A widespread myth is that once a person reaches 80 and is mentally healthy, they are likely to die without mental incapacitation. The new results clearly show that this is not the case.
The researchers followed a representative population of aged people over several years to estimate the risk of developing cognitive impairment or dementia near the end of life, and to determine whether factors such as education and social class, which may appear protective earlier in life, can ultimately prevent decline in mental functioning.
Using standardized assessments of cognitive status, the researchers interviewed people age 65 and over at six sites representing rural and urban areas in the UK. Interviews were conducted at regular intervals over 10 years. Of approximately 12,000 study participants who had died by the time of this report, just over 2,500 had an assessment for dementia within one year before dying. Of this group, those who died between ages 65 and 69 had a 6% chance of dying with dementia, and those who died above age 95 had a 58% chance of dying with dementia. When moderate or severe cognitive impairment were included, the rate in people above age 95 reached almost 80%. Women were more likely to develop dementia than men, even after taking into account the fact that women tend to live longer than men. A higher level of education was associated with only a slightly lower risk of dementia before death.
As Willem van Gool (Academic Medical Center, Amsterdam) states in an accompanying Perspective, despite the sobering nature of these data, there is room for slightly more hopeful interpretations that take into account the age of onset or duration of dementia rather than the absolute numbers. While many elderly people indeed wonder how likely it is that they will “lose their mind” before they die, if preventative measures manage to delay the onset of dementia, they would still yield enormous benefits. To prove that preventative measures work, however, will not be an easy task, and societies with aging populations should be prepared for large numbers of elderly patients with dementia.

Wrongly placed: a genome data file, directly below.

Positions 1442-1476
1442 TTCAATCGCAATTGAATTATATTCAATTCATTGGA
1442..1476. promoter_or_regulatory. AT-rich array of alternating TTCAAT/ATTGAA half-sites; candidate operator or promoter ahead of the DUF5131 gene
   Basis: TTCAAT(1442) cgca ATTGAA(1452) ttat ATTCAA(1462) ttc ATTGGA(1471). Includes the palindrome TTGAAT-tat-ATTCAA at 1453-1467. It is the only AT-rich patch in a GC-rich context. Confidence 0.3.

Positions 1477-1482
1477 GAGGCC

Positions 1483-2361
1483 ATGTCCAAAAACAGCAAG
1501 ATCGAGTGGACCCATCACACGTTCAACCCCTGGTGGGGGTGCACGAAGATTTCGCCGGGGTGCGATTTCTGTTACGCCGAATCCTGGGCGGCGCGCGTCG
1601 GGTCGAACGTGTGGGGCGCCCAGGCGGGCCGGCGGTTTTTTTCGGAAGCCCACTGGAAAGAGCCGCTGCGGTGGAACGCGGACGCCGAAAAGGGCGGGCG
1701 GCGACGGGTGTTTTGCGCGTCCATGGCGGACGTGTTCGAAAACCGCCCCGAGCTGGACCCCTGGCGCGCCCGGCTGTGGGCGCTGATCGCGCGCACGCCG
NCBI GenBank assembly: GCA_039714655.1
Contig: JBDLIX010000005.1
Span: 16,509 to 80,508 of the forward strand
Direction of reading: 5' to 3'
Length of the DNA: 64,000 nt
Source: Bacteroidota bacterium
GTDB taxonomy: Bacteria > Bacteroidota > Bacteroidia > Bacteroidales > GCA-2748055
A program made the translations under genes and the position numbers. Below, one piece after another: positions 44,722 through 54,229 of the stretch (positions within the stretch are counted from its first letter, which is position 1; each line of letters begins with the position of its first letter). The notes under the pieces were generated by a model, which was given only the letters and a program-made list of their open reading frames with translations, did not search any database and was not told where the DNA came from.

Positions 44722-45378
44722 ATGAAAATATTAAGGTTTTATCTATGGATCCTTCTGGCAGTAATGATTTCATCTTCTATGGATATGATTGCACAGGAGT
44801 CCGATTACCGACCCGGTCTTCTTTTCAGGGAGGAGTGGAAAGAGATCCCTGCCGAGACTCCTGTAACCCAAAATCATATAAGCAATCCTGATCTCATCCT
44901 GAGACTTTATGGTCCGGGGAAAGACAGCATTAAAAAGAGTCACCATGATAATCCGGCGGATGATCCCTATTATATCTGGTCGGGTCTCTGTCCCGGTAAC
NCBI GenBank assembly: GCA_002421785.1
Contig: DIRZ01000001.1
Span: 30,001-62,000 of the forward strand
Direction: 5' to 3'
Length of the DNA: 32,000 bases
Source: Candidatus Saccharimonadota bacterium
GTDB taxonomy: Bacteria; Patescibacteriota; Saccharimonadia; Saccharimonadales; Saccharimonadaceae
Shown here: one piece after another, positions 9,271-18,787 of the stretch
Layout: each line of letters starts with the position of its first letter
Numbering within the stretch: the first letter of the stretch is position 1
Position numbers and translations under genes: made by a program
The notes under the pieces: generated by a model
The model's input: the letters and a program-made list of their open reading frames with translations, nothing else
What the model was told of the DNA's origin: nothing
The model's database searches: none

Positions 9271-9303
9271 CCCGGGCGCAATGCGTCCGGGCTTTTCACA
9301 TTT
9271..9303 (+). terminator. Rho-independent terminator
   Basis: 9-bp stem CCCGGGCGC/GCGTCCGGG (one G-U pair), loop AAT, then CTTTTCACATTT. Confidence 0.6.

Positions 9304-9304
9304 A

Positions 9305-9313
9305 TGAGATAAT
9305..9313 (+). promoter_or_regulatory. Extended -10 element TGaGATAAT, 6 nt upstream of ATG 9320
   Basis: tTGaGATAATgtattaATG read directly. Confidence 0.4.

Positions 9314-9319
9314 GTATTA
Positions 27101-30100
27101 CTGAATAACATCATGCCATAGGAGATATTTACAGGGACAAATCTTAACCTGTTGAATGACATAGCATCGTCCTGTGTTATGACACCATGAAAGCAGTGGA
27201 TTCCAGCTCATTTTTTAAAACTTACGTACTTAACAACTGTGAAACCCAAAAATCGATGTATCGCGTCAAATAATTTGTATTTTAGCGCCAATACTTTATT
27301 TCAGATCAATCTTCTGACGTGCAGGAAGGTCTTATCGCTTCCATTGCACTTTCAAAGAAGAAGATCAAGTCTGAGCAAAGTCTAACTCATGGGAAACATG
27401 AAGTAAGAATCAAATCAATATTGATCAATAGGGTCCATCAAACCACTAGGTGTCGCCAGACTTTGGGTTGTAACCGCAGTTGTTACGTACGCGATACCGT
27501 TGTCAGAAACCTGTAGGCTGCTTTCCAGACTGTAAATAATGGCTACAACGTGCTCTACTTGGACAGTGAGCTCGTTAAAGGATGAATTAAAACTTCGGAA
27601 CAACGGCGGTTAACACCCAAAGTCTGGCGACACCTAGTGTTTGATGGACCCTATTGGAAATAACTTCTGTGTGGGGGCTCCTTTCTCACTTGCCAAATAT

Citation: Brayne C, Gao L, Dewey M, Matthews FE, Medical Research Council Cognitive Function and Ageing Study Investigators (2006) Dementia before death in ageing societies—The promise of prevention and the reality. PLoS Med 3(9): e397
Andrew Hyde | alfa
Biofilm discovery suggests new way to prevent dangerous infections
23.05.2017 | University of Texas at Austin
Another reason to exercise: Burning bone fat -- a key to better bone health
19.05.2017 | University of North Carolina Health Care
Scientists have developed a new method of characterizing graphene’s properties without applying disruptive electrical contacts, allowing them to investigate both the resistance and quantum capacitance of graphene and other two-dimensional materials. Researchers from the Swiss Nanoscience Institute and the University of Basel’s Department of Physics reported their findings in the journal Physical Review Applied.
Graphene consists of a single layer of carbon atoms. It is transparent, harder than diamond and stronger than steel, yet flexible, and a significantly better...
The world's highest gain high power laser amplifier - by many orders of magnitude - has been developed in research led at the University of Strathclyde.
The researchers demonstrated the feasibility of using plasma to amplify short laser pulses of picojoule-level energy up to 100 millijoules, which is a 'gain'...
Staphylococcus aureus is a feared pathogen (MRSA, multi-resistant S. aureus) due to frequent resistances against many antibiotics, especially in hospital infections. Researchers at the Paul-Ehrlich-Institut have identified immunological processes that prevent a successful immune response directed against the pathogenic agent. The delivery of bacterial proteins with RNA adjuvant or messenger RNA (mRNA) into immune cells allows the re-direction of the immune response towards an active defense against S. aureus. This could be of significant importance for the development of an effective vaccine. PLOS Pathogens has published these research results online on 25 May 2017.
Staphylococcus aureus (S. aureus) is a bacterium that colonizes by far more than half of the skin and the mucosa of adults, usually without causing infections....
Physicists from the University of Würzburg are capable of generating identical looking single light particles at the push of a button. Two new studies now demonstrate the potential this method holds.
The quantum computer has fuelled the imagination of scientists for decades: It is based on fundamentally different phenomena than a conventional computer....
An international team of physicists has monitored the scattering behaviour of electrons in a non-conducting material in real-time. Their insights could be beneficial for radiotherapy.
We can refer to electrons in non-conducting materials as ‘sluggish’. Typically, they remain fixed in a location, deep inside an atomic composite. It is hence...
24.05.2017 | Event News
23.05.2017 | Event News
22.05.2017 | Event News
30.05.2017 | Life Sciences
30.05.2017 | Life Sciences
30.05.2017 | Physics and Astronomy